We disconnected the Jeep and I guided Linda into the site. We decided pulling in would be better than backing in so that we would be nose down. If we have to lift one end of the motorhome to level, we want it to be the front end.
We got in and got level. Whew, we got lucky once again.
We wouldn't get any sun with our solar panels, but we figured we'd be okay for the three nights we intended to stay.
I walked back and paid. We didn't have any Canadian dollars, so we just gave Peter the $15/day in USD.
The site in the woods didn't have a view, but it was quieter and a little more private. The beachfront sites have no privacy and they are stacked in tight, although the view of the Strait of Georgia and the mountains on the mainland would be worth it.
There is no Wi-Fi here, but we did have service on our cell phones. After a lengthy phone call with Verizon, we learned that our plan included not only a 1/2 GB of international data per day in total, but rather a 1/2 GB of international data per device. So, between our JetPack and using our two phones as mobile hotspots, we have 1.5 GB of international data per day - that should certainly suffice during our last few days in Canada.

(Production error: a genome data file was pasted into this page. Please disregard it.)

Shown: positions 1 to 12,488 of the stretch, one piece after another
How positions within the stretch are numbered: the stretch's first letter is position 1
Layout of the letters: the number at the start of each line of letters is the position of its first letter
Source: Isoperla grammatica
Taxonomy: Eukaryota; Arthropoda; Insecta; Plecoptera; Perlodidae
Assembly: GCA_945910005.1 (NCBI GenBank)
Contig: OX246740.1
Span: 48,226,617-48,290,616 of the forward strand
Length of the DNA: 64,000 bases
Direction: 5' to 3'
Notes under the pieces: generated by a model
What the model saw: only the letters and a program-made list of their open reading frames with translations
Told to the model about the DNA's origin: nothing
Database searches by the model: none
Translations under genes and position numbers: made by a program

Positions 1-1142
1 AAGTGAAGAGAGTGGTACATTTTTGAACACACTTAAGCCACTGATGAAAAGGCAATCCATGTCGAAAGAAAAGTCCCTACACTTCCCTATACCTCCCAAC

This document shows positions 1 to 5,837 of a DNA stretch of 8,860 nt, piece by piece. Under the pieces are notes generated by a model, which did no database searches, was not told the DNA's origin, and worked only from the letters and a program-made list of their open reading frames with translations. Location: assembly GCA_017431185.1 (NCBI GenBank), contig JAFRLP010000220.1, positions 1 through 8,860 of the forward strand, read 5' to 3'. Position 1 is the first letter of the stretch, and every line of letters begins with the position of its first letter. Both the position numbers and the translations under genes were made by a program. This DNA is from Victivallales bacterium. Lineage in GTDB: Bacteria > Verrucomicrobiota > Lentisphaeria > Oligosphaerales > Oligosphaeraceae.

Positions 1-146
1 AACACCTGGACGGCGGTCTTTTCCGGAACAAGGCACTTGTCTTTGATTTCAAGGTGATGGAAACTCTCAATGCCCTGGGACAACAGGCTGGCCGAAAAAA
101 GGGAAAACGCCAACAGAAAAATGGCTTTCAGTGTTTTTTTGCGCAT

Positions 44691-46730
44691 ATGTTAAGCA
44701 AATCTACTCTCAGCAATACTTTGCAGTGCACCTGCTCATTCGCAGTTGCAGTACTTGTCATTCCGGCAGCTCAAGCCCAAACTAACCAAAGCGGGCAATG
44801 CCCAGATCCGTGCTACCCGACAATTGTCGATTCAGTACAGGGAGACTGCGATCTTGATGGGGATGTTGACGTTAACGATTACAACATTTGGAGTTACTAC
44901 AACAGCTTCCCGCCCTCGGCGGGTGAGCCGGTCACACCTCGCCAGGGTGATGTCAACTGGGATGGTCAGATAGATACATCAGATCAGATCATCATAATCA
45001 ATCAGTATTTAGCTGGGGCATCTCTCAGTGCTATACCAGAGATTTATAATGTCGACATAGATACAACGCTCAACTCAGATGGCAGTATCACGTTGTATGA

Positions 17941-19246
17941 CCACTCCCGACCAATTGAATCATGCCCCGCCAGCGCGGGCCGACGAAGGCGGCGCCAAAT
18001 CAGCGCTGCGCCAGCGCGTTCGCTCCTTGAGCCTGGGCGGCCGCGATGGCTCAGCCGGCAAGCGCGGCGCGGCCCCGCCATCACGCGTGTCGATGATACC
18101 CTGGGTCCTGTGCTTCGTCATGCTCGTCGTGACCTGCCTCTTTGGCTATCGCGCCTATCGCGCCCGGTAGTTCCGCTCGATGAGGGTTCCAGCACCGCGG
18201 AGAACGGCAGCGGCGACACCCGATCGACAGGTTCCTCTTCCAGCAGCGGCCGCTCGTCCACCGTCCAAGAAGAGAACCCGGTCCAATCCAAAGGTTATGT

Later, we took the short walk down to the very rocky beach where Linda immediately found some sea glass.
It was low tide, and we're interested to see what it looks like at high tide.
Here are a few of the beachfront sites, and an old water pump that is to be used to get water (non-potable) to douse fires in the firepits (when fires are allowed).
We walked the campground and enjoyed the views although we noted there was quite a bit of trash around the campsites and in the firepits (there is a fire ban in British Columbia right now). And there were some other sites open we could have fit in on the other side of the campground - we wondered if they were perhaps being "saved". We could feel a sense of entitlement among some of the campers as many rules weren't being followed (as we often find in campgrounds that primarily serve a very local clientele).